Starting Your Own Welding Business

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Did you know that you could make a comfortable living running your own welding business? When most people think of welders, they think of this dirty person that "couldn't make it elsewhere" getting an OK hourly wage. However, there are people that need welding done; and good welders are in short supply. Even in a bad economy, welders can find themselves with job security and making comfortable money.

Obtain your welding certification. Access Certified Welding Technologies Inc.'s Website or contact it at (502) 396-8686. If you're unsure about the skills you need for certification; ask for training so that you'll have the basic welding skills needed for the welding industry. When you're ready to get your welding certification, call to schedule a test. Know that it'll test you at a site and time that's convenient to you.

Get a business license and register your welding business with your state. Normally you'll be a sole proprietor. If you live in a city, apply for a business license with your commissioner of the revenue. If you're living in a county, register with your county clerk's office. Inventory your shop for every item you'll be using in your welding business; this includes welding-related equipment, shop phone, table and chair. Know that your state needs this information to determine what kinds of taxes you'll pay.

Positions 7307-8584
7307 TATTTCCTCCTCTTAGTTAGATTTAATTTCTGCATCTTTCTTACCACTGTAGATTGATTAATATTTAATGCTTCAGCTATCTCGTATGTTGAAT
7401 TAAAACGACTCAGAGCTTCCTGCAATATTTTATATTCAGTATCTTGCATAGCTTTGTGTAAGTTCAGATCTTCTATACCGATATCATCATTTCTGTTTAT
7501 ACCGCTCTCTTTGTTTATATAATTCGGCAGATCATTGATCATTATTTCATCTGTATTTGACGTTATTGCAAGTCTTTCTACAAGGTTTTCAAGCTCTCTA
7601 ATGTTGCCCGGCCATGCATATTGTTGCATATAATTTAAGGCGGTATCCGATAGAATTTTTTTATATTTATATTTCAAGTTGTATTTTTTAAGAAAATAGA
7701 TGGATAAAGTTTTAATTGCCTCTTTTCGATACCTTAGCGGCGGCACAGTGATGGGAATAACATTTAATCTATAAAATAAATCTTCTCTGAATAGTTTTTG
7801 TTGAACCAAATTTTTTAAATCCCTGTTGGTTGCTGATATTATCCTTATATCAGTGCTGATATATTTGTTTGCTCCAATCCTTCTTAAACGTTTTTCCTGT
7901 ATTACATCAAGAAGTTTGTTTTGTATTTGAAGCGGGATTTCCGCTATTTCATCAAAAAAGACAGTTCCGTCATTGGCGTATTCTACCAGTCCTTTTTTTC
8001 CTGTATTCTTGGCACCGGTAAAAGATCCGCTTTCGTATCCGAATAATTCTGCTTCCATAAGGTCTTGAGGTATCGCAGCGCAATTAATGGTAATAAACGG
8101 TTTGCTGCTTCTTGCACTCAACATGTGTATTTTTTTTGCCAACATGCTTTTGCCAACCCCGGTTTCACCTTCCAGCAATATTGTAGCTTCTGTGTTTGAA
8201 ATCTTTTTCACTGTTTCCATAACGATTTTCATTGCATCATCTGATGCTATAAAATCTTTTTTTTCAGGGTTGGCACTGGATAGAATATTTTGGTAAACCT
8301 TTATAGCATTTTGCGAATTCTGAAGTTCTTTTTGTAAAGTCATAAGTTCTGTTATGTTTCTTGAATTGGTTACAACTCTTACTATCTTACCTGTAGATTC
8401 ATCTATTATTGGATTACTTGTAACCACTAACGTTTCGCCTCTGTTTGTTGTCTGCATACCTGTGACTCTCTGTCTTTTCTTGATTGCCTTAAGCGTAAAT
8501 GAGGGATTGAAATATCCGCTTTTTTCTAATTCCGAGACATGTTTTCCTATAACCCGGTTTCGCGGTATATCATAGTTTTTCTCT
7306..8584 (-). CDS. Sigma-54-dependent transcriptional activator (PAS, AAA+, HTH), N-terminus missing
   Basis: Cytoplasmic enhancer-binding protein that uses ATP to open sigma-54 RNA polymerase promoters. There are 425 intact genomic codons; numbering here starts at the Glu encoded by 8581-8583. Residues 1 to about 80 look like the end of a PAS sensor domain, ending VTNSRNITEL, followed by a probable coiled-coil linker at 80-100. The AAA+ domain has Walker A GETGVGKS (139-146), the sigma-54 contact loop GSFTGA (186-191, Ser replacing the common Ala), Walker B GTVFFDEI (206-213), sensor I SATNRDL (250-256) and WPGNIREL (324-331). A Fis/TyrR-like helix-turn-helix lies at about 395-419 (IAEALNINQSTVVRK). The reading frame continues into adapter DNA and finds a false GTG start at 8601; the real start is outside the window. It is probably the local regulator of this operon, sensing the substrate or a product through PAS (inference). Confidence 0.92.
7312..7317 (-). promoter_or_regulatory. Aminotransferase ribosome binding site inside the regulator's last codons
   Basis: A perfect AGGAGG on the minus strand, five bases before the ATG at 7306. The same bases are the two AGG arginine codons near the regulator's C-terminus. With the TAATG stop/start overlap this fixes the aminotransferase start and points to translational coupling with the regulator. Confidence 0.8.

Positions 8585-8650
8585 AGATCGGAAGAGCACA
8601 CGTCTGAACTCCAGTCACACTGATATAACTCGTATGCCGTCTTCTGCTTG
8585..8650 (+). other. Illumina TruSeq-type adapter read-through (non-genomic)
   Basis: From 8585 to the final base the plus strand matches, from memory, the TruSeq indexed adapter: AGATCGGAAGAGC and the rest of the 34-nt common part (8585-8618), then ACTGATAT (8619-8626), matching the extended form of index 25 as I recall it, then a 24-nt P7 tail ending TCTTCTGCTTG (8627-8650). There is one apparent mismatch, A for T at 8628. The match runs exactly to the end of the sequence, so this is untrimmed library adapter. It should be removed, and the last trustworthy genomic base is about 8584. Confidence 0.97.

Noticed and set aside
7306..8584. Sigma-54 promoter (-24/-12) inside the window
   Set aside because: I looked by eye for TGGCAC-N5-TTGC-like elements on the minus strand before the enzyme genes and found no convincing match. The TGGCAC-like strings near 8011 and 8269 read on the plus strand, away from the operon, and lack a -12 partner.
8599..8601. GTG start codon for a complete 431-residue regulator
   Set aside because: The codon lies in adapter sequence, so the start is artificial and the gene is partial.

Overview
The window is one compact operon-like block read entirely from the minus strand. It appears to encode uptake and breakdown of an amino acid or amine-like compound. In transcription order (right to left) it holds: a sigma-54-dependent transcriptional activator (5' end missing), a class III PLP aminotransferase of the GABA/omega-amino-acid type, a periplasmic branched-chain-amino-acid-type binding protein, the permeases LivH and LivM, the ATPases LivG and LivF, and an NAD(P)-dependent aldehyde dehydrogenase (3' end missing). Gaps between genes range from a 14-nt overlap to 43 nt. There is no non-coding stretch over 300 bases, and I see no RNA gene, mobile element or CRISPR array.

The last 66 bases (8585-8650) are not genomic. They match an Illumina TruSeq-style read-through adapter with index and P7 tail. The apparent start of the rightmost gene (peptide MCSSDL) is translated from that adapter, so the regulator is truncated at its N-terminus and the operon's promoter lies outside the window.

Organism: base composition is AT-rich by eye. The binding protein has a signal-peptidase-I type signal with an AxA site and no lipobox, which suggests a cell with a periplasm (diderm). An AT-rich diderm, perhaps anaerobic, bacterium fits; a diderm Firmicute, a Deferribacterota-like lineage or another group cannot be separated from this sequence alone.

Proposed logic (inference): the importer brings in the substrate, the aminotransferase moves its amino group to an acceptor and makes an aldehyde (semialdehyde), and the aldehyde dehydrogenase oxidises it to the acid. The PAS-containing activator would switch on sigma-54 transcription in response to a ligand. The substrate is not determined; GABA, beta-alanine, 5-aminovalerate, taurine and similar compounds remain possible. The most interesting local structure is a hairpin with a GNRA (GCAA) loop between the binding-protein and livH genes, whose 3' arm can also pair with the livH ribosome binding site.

Create welding samples that you could distribute to prospective clients. Distribute them with your business card. Find material that's abundant and can be welded together (see tips below). Weld soda cans or razor blades together to demonstrate your skills; the more creative you are, the better chances you have of being in your prospect's mind if they need a welder.

Proceed to machine and welder shops in your area to drop off both your business card and welding samples (see resources below). Know that machinists do welding as part of their job, but they're not welding experts. Ask the welder shops if they need someone to do collateral welding-type work in case the employed welders are overwhelmed and need someone to clear minor welding jobs.

Establish a minimum hourly rate for your welding job. Apply this minimum rate to any welding project that falls under an hour; for example, if you do a three-minute welding job and you work for $20 an hour, charge the client $20 for that three-minute job. Contact other welders running businesses to get an idea of what welders in your area are charging. Know that even if they're your competitors, they want to do their part in keeping compensation for their work high.

Tips & Warnings

  • Not every welding business owner creates small welding samples for distribution with their business cards. They don't want to devote time and material to do so. This is a mistake; one that you can work to your disadvantage. Remember, good welders are in short supply, and your clients had to deal with bad welding jobs. They don't know if the other welders are worth a shot; including you. If you leave a welding sample with them, they know what you're capable of doing. They don't know what kind of work quality your competitors have. You want to make samples that are challenging to make while using readily available materials like aluminum cans. To make sure they call you, and not the other welder, use materials that you can engrave on. If you engrave your name and phone number on these samples, your prospects would be able to call you.
  • If you can't weld aluminum cans or razor blades together, you don't have the skills needed to be a successful welding business owner. Some welding projects are similar to welding aluminum cans together; you display lack of experience if you're unable to do these kinds of projects. Your prospects want to hire someone with plenty of experience.

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